McGonagle, K.A., Sastry, N., and Freedman, V.A. (2022).

The Effects of a Targeted “Early Bird” Incentive Strategy on Response Rates, Fieldwork Effort, and Costs in a National Panel Study.

Journal of Survey Statistics & Methodology, 00, 1-22.


Adaptive survey design is a powerful tool that can be used to combat declining response rates in household surveys. One way to implement adaptive survey design is to utilize incentives. The use of early-bird incentive (EBI) has been found to increase response rates as well as lower study costs in a sample of high-effort respondents from the 2019 wave of the US Panel Study of Income Dynamics.

Sastry, N., and McGonagle, K.A.(2022).

Switching from telephone to web-first mixed-mode data collection: Results from the Transition into Adulthood Supplement to the US Panel Study of Income Dynamics.

 J R Stat Soc Series A, 933– 954. Available from:


In an effort to reduce costs and increase respondent cooperation, web interviews were conducted in the 2019 wave of the Transition into Adulthood Supplement (TAS) to the US Panel Study of Income Dynamics (PSID). Compared to using telephone-only interviews, it was found that there were higher response rates, interviews were conducted faster, and data quality was higher and with lower associated costs when using the web-first approach.

Schwarz, H., Revilla, M. and Struminskaya, B.(2022).


 J R Stat Soc Series A, 981– 1003. Available from:


As more surveys are conducted, respondents are likely to have previous survey experience, which can make the use of incentives important for continued participation. Quality of survey responses does not seem to be associated with previous web survey experience, or participating only to receive an incentive.

Watson, N., and Cernat, A. (2022, January 11).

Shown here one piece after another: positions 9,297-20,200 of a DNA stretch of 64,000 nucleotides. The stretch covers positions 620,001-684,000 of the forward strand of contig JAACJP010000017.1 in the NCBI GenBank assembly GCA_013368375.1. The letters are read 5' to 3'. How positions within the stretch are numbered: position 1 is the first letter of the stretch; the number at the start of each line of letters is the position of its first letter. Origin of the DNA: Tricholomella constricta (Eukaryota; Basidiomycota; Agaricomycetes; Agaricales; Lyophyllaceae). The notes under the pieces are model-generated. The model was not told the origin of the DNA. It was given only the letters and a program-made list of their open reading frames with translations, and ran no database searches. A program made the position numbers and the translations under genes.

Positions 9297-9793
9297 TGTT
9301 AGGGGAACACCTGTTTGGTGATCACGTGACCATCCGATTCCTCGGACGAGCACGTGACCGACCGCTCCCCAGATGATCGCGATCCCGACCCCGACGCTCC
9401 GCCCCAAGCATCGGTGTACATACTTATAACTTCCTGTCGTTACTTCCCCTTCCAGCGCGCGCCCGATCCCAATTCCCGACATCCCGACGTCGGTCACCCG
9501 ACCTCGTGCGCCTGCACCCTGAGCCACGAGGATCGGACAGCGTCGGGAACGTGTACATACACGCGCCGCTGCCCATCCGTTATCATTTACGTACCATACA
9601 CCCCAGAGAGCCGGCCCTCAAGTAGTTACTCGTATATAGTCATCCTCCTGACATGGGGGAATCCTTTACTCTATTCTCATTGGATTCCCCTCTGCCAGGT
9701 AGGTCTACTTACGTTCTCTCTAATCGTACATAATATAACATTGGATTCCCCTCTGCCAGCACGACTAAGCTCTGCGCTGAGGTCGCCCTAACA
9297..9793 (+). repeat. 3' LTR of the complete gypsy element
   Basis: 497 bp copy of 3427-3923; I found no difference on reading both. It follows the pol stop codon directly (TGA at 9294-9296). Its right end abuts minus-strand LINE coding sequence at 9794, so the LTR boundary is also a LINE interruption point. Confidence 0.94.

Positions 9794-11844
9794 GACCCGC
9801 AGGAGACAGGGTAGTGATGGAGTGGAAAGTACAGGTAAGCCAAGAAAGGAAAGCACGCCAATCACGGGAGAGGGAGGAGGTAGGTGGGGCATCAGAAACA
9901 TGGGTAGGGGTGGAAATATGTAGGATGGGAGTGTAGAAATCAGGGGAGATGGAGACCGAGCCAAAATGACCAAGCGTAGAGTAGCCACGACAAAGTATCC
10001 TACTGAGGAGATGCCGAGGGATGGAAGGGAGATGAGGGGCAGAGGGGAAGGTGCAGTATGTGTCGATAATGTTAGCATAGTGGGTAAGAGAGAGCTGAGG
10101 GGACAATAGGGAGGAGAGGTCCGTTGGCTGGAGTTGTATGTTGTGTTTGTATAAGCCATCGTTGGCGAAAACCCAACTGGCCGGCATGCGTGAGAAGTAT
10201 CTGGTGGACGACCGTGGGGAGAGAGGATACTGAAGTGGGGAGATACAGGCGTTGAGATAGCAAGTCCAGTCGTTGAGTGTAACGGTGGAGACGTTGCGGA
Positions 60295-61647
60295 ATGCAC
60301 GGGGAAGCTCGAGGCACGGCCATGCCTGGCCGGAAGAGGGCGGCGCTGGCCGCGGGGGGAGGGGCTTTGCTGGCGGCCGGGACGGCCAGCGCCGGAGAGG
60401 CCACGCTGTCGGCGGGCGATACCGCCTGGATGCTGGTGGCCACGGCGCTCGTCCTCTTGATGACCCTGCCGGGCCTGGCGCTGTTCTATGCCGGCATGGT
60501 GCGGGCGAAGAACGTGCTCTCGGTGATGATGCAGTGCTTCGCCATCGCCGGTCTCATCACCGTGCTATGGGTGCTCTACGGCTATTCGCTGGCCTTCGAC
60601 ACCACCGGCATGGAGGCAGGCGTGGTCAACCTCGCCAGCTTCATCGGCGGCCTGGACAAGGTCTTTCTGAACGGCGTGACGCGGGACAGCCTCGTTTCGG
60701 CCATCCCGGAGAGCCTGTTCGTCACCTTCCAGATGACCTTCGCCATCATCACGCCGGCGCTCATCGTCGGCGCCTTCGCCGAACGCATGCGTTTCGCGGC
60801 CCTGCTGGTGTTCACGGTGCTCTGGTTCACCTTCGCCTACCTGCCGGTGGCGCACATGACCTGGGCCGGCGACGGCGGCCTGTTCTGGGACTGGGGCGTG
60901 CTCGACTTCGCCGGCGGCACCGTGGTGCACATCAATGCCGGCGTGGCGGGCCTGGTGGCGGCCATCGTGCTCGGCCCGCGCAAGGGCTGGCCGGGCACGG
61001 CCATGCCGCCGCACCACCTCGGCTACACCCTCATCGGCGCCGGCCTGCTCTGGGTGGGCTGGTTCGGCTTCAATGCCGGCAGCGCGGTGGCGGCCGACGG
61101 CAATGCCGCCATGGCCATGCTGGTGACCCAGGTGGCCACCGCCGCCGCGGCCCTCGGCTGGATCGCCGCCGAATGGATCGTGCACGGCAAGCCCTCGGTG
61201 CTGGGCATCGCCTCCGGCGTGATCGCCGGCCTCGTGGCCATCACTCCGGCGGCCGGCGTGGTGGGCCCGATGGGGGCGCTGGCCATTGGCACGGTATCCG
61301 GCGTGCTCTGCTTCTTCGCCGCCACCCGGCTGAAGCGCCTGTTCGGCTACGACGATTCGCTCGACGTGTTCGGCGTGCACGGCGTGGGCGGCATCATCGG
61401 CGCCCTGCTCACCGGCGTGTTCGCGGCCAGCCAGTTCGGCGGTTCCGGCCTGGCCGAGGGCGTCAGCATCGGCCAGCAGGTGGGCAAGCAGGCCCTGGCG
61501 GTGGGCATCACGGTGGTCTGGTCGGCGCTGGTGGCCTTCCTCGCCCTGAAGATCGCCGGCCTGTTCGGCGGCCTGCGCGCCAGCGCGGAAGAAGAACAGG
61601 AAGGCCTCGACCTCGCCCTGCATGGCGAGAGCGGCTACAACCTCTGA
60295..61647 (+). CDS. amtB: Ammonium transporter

Simulating the Consequences of Adaptive Survey Design in Two Household Panel Studies.

Retrieved December 20, 2022, from


Adaptive survey design techniques have typically been used in effort to help improve response rates and lower overall survey costs. Much of the existing research surrounding these techniques have focused largely on cross-sectional surveys, whereas this study seeks to explore the potential efficacy of this approach within longitudinal surveys. Implementing this approach appeared to reduce the number of follow-up calls to participants, but reduced the overall response rate across time.

Biemer, P.P., Harris, K.M., Burke, B.J., Liao, D., and Halpern, C.T. (2022).

Transitioning a panel survey from in-person to predominantly web data collection: Results and lessons learned.

Journal of the Royal Statistical Society: Series A (Statistics in Society), 185, 798– 821.


In recent years, costs associated with in-person interviews have increased, while the data quality advantages typically associated with this data collection method have lessened. Therefore, many longitudinal surveys have begun to transition from in-person to web data collection, which has prompted the proposal of a multi-sample, multi-phase responsive design in an effort to minimize data quality risks associated with the transition from in-person to web-based data collection.